Kite graphic
grandpa and kids outside with kite

Section One Planning headingPREPARATION: TRAINING
Providing people with information about the process will help the staff, carers and participants feel more comfortable and assist the program to run smoothly.

Childcare Staff: Things to cover include the environment they will be in and what to expect, the people they will be interacting with including the elderly and the carers, what will happen in a session, what they can do to help.

Aged Care staff: Encouraging the elderly to come along to a session and see if they enjoy the children's company, bringing the elderly to the sessions, interacting with the child carers and the children, what they can do to help in a session.

The Elderly: Information about what will happen in the sessions and what the expectations of them are will help the elderly feel more comfortable in their role. Encouraging the elderly to participate by role modelling behaviour during the sessions is important.

The Children: To help children understand the limitations of the elderly. Try simulation activities to mimic the experience the elderly may have.

This section helps you to understand and know what to do before implementing your Intergenerational Program. It will give your program a good base point to develop from.
Understanding the people involved

The program that you develop will need to take into consideration the functional level of the participants. There will be limits on what both the elderly and the children can do.

> MORE INFO: List of limitations for the elderly and some ideas to encourage children to interact with the elderly.
The ages of children in a child care centre vary, and they will have different abilities based on their stages of development – some will be more advanced and some less.

Guiding ethics and principles
Worldwide there is much research about Intergenerational Programs. The programs vary widely but have one thing in common: the ethics and principles upon which the program is founded.
> MORE INFO: Detailed set of Intergenerational Best Practices Guiding Principles and Values [word doc]
Program Development
An Intergenerational Program must be designed to take into account all of the participants involved. The main aim of the program is to encourage interaction – the activities are vehicles to achieve this aim.
Aged Care Philosophy
Programs in an aged care facility are person-centred and focus on quality of life. 
There are eleven domains of life which are important in the care of residents in aged care. These are for the elderly to have a sense of safety, security and order, physical comfort, enjoyment, meaningful activity, relationships, functional competence, dignity, privacy, individuality, autonomy and choice, and spiritual well-being. Designing an Intergenerational Program for an aged care setting takes into account all domains. Residents always have the choice about whether they participate.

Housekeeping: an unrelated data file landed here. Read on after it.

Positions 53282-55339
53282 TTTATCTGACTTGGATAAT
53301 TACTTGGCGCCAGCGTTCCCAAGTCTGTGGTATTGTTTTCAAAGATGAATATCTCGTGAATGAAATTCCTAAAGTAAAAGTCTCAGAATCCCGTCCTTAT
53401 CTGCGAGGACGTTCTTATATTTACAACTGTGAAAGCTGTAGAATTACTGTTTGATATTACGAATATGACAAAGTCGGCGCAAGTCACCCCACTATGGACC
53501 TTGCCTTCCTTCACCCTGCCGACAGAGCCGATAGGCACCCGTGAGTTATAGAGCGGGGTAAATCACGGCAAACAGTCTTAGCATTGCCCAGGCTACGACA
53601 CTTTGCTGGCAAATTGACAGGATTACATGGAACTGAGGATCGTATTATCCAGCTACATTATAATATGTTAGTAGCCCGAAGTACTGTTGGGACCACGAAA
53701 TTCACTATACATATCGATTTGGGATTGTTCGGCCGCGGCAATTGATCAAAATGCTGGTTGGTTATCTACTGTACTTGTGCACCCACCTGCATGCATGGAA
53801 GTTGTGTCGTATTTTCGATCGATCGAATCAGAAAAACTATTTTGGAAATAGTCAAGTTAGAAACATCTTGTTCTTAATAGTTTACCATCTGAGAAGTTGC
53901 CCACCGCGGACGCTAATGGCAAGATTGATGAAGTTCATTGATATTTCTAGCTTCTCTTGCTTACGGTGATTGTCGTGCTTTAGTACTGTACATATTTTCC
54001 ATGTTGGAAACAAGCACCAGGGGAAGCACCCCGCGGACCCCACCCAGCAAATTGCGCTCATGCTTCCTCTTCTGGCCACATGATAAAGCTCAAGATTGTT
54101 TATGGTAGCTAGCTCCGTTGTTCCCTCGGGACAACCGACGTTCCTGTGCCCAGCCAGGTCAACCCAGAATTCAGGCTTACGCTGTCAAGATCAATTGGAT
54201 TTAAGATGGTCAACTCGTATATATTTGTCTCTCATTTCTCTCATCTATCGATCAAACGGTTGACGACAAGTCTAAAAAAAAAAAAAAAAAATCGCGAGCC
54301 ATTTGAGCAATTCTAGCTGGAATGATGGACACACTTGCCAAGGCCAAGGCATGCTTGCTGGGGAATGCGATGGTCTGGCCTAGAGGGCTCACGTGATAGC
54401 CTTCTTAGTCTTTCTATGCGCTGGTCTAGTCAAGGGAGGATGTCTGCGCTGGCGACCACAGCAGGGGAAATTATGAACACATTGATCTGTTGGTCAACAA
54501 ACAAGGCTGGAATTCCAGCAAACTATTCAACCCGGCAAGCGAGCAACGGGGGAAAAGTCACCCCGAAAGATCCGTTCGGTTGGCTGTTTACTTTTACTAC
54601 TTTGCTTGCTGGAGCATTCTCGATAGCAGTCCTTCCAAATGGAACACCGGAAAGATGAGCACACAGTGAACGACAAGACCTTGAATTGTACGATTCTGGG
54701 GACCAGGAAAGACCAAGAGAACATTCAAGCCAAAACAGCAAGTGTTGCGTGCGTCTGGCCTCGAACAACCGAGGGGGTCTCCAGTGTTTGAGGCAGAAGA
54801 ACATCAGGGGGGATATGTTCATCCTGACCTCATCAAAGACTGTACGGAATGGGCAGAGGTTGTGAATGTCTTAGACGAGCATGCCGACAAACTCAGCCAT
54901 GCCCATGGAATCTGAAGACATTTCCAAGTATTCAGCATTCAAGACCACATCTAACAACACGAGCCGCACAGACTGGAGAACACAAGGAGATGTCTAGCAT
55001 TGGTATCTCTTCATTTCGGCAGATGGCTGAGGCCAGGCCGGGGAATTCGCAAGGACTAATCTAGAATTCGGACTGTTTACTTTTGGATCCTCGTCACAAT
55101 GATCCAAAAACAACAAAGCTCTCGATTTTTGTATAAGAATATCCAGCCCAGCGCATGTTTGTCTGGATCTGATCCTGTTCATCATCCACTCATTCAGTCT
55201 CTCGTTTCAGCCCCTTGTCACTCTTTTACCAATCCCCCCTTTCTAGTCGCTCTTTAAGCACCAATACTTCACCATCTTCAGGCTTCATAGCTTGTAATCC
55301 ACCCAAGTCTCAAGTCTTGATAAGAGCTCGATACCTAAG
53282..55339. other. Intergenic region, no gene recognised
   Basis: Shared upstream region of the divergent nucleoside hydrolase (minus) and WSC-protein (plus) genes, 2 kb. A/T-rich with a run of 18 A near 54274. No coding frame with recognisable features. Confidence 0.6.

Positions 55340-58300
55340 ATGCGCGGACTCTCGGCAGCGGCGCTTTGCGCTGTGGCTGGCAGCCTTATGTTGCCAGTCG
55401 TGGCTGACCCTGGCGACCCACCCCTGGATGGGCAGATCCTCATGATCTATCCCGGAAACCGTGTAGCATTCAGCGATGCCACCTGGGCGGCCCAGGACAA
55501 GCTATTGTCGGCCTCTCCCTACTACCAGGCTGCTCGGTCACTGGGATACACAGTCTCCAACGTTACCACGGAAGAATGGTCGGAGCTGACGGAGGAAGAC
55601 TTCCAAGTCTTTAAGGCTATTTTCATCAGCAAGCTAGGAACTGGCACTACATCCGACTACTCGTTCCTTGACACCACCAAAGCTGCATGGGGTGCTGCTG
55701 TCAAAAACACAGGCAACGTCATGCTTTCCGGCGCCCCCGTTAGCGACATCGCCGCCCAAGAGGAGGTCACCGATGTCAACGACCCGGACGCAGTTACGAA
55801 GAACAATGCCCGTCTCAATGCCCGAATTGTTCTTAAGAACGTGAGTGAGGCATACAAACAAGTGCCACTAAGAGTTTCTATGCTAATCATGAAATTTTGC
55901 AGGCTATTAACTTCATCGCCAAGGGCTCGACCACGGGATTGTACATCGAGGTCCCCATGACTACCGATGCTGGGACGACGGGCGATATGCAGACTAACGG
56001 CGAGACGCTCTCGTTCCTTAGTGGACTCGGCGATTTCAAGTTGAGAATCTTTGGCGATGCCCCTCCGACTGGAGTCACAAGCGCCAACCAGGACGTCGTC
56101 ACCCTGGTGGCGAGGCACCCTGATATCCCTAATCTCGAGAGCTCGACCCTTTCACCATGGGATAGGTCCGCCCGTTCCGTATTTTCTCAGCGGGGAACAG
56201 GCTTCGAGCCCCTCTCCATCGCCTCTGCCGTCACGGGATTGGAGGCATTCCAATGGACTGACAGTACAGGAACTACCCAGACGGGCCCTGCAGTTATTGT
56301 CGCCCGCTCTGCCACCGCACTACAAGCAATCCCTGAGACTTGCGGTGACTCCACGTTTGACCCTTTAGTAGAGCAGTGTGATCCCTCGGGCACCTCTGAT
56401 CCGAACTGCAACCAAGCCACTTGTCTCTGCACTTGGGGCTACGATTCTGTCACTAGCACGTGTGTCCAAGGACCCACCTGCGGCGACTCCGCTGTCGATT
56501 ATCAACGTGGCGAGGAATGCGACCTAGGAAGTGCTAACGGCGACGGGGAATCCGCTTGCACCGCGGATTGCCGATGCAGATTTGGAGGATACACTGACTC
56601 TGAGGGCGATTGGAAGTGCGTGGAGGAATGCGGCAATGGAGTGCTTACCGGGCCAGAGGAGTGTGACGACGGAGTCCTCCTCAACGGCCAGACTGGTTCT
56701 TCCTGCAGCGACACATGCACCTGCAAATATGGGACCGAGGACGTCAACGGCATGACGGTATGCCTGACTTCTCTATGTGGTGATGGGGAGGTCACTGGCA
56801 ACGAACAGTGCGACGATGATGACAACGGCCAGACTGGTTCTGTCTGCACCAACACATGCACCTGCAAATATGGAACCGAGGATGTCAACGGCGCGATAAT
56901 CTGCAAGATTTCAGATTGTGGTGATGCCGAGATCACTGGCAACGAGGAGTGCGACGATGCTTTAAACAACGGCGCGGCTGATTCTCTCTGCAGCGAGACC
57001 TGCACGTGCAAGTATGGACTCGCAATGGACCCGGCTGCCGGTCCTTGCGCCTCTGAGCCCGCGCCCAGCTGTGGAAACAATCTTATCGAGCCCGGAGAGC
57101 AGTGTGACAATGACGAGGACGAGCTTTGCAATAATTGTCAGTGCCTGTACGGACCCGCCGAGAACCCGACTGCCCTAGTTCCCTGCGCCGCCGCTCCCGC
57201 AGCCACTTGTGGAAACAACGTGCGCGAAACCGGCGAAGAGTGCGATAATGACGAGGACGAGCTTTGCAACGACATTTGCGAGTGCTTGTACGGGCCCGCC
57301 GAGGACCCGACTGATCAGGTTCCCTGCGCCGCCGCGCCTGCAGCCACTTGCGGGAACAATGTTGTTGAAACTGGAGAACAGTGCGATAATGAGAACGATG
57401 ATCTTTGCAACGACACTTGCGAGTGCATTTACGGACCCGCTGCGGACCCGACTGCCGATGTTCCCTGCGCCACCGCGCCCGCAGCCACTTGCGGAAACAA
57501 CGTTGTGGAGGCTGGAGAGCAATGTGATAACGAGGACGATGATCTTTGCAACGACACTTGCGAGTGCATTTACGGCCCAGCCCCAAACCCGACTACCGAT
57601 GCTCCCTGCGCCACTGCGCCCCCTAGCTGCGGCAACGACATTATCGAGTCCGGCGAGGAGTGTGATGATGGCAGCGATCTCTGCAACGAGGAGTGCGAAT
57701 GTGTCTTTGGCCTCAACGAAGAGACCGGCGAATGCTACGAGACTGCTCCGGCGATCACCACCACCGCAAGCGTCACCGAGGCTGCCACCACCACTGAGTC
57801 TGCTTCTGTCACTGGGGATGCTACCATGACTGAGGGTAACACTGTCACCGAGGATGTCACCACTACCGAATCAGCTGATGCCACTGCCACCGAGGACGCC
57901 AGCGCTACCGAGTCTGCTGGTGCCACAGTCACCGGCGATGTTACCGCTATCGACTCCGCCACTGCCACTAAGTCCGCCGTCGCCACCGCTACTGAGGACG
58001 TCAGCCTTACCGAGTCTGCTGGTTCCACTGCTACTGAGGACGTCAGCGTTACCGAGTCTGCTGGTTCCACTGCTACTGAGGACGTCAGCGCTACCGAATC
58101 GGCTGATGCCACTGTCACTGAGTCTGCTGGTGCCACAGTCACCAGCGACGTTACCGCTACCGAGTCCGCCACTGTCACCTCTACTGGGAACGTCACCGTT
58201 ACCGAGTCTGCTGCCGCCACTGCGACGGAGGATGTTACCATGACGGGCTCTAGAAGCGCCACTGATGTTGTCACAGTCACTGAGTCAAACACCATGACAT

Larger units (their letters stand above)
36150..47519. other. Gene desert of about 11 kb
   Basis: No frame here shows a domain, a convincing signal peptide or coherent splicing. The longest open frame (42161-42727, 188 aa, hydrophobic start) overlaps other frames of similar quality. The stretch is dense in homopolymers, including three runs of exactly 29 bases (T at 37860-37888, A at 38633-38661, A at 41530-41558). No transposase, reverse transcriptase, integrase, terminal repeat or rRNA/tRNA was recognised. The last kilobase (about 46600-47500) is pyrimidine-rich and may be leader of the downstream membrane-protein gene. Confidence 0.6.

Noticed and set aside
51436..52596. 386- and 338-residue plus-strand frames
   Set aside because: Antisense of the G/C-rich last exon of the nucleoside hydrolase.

Childcare Philosophy
A child-centred curriculum offers children the opportunity to make choices about what, how and with whom they want to play. This approach enables children to initiate and direct their own play with the support of interested and responsive adults. In the educational curriculum of child centres, children construct their own knowledge from their experiences and interactions with the world around them. Educators foster children's growth and development by building on children's interests, needs and strengths within a safe and caring environment. An intergenerational session ensures that a child can choose from a variety of activities. The carers need to support the child in their choice and encourage their interactions.
> MORE INFO: Learning through play; Infantilisation; use of existing skills and knowledge;
frequency and flexibility.


Policies and Guidelines

It is important that there are set guidelines and policies in relation to some of the aspects of the Intergenerational Program. These may be raised and discussed in the process of developing your Memorandum of Understanding. Further clarification and direction in relation to these issues should be set out for all people to be able to access and follow.

Promoting the Program

Once the program has been agreed to by all parties, the co-ordinator will need to spend a significant amount of time and energy getting people interested and involved. This includes the residents, the managers and staff of both of the centres, the parent population and the resident's relatives if appropriate.

It is important that the Intergenerational Program is supported from the top down. Managers of both the Aged Care Facility and the Childcare Centre need to be proactive in supporting the program and encouraging commitment to the program from all staff.

Developing a good relationship with all the staff may mean additional referrals to the program. Sometimes the best information may come from the staff who spend a little more time with the resident.


Remember any of the staff working in the facility may develop a close knowledge and understanding of the individual residents. Use all possible sources of information.
• Staff members working in the facility have a good understanding of the residents, their interests and their abilities.
•It is important for the co-ordinator to promote the Intergenerational Program and its benefits to all the staff and encourage them to let you know who might be interested in the program.
DOWNLOAD the complete GUIDE for further information.
© 2012. Based on a formative evaluation of an Intergenerational Care Program conducted by St Michae'ls Collegiate and OneCare Limited
in conjunction with the Vincent Fairfax Family Foundation